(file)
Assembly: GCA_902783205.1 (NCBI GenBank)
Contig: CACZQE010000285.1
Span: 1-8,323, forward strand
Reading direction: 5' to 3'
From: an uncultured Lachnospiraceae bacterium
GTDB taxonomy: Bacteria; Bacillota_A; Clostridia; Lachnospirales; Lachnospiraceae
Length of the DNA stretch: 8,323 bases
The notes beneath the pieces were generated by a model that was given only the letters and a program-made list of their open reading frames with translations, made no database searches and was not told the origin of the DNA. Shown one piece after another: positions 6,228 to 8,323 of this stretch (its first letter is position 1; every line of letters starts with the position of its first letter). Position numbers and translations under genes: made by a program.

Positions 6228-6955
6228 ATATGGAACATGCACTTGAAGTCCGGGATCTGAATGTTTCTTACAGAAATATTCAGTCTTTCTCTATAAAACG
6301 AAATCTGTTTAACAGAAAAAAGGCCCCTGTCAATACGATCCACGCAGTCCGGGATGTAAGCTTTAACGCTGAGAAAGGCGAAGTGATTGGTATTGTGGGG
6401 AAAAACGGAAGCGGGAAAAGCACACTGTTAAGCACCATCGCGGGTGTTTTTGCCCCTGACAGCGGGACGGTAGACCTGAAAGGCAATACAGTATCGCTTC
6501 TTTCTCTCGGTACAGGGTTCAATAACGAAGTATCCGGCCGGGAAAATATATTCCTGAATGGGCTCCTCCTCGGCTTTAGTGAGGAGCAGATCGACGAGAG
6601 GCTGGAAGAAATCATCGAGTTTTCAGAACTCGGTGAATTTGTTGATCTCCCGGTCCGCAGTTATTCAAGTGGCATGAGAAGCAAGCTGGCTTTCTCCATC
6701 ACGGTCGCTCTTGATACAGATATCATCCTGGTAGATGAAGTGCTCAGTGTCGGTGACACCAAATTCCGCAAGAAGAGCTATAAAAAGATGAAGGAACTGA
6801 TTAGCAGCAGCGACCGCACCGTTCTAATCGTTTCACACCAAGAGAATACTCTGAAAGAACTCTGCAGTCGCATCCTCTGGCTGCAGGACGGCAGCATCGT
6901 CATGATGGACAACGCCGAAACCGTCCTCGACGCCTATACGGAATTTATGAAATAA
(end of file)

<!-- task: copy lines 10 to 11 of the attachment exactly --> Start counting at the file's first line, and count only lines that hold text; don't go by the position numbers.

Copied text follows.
6228 ATATGGAACATGCACTTGAAGTCCGGGATCTGAATGTTTCTTACAGAAATATTCAGTCTTTCTCTATAAAACG
6301 AAATCTGTTTAACAGAAAAAAGGCCCCTGTCAATACGATCCACGCAGTCCGGGATGTAAGCTTTAACGCTGAGAAAGGCGAAGTGATTGGTATTGTGGGG